Wrong preconceptions were preventing them understanding. Divine revelation gave them the understanding. So, after Christ's resurrection, the jumbled jigsaw pieces suddenly fell into place, and they got heaven's perspective of the Messiah, what he would do, how he would do it, and when he would complete the task. The last book of the Bible gave the revelation of such future details.

That is how the disciples' view of the Messiah developed. The reason why so many people do not see Christ as the Messiah is that they have not first been prepared to receive the good news of Jesus; they are not humbly repentant and looking for Christ to deliver them from the kingdom of Satan into the Kingdom of God, which is not of this world, Jesus said. Nor is it to be restricted to the nation of Israel, as even the Hebrew scriptures foretold all nations of the Earth would be blessed (due to Abraham's faith) and the Gentiles brought into the new covenant of grace. But first century disciples had their vision clouded by narrow, limited understanding. The Son, and the Father, have to reveal the reality of Messiah to those who look to Christ in faith.

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At the time in question there was no Old Testament canon, nor were rabbinical teachings codified. Many scriptures circulated that did make it into the OT. Among these were many messianic prophecies, and no one could possibly check all the boxes, as the OP puts it.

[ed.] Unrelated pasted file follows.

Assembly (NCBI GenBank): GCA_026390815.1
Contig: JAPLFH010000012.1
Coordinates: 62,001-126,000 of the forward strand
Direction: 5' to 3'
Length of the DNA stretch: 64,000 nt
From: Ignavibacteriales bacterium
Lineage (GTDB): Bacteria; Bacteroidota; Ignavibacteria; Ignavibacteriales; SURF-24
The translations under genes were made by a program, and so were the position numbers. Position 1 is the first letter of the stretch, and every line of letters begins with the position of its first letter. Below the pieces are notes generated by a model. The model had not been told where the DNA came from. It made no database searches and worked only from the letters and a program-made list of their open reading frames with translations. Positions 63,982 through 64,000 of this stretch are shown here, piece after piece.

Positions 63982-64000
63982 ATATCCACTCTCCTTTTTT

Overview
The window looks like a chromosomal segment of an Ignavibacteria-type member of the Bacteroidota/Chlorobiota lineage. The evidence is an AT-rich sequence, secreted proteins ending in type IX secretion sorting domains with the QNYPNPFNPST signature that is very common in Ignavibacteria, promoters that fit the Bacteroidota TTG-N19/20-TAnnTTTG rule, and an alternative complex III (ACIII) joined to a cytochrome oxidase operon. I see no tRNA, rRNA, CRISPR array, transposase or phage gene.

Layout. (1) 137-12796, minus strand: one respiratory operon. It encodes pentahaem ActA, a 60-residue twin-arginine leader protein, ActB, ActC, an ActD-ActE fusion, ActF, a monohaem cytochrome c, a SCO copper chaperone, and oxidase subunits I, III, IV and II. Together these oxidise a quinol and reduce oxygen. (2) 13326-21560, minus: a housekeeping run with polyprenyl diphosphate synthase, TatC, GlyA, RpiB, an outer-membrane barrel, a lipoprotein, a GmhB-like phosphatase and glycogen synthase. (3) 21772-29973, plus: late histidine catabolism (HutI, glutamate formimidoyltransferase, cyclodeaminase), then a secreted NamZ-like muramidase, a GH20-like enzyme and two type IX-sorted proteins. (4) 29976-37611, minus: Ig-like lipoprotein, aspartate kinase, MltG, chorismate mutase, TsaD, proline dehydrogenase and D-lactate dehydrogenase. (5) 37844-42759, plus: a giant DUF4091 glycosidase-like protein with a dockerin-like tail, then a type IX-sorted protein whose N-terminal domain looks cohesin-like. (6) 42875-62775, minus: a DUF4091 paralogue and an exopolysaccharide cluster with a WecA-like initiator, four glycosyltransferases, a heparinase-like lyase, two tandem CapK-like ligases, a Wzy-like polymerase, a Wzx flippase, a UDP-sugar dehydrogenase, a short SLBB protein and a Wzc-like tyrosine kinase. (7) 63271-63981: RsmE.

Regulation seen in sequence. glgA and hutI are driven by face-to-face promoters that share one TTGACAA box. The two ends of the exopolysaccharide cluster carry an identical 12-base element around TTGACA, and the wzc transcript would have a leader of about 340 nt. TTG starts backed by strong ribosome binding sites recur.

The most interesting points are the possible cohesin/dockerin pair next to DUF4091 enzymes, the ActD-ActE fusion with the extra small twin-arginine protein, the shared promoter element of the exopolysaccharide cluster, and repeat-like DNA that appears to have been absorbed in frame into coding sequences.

Even among the now-recognized messianic prophecies, there were many difficulties. For example, would the messiah be born as a human being or would he come on the clouds as in the Book of Daniel? Christians decided that coming on the clouds referred to the Second Advent, but Jews had no such concept. The educated classes almost universally rejected Jesus, and he was accepted first among the fishermen of the Galilean backwaters. Thus Jesus said in Luke 10:21:

I praise You, Father, Lord of heaven and earth, that You have hidden these things from the wise and intelligent and have revealed them to infants. Yes, Father, for doing so was well pleasing in Your sight.

One question was: would the Messiah be a son of David, or a son of Aaron? The prophet Zechariah predicted two "anointed ones," and the Essenes were preparing for a priestly messiah as well as a kingly one, based on Zech. 4:

1 Then I said to him, “What are these two olive trees on the right of the lampstand and on its left?” ...13 So he answered me, saying, “Do you not know what these are?” And I said, “No, my lord.” 14 Then he said, “These are the two anointed ones, who are standing by the Lord of the whole earth.”

The fact that John the Baptist was the son of a priest may account for the reason that in Luke 3:15 we hear:

Now while the people were in a state of expectation and they all were thinking carefully in their hearts about John, whether he himself perhaps was the Christ.

Since we can rule out Jesus as the "Messiah son of Aaron" those who saw him as a candidate must look at the "Son of David" prophecies: someone who could liberate Israel and restore the throne of David. For these criteria, the proof was in the pudding. Jesus was not descended from David physically but if he could restore Israel that might not matter. (Jews widely accepted the messianic claims of Bar Kochba and Shabbetai Zevi with no such "checked box.")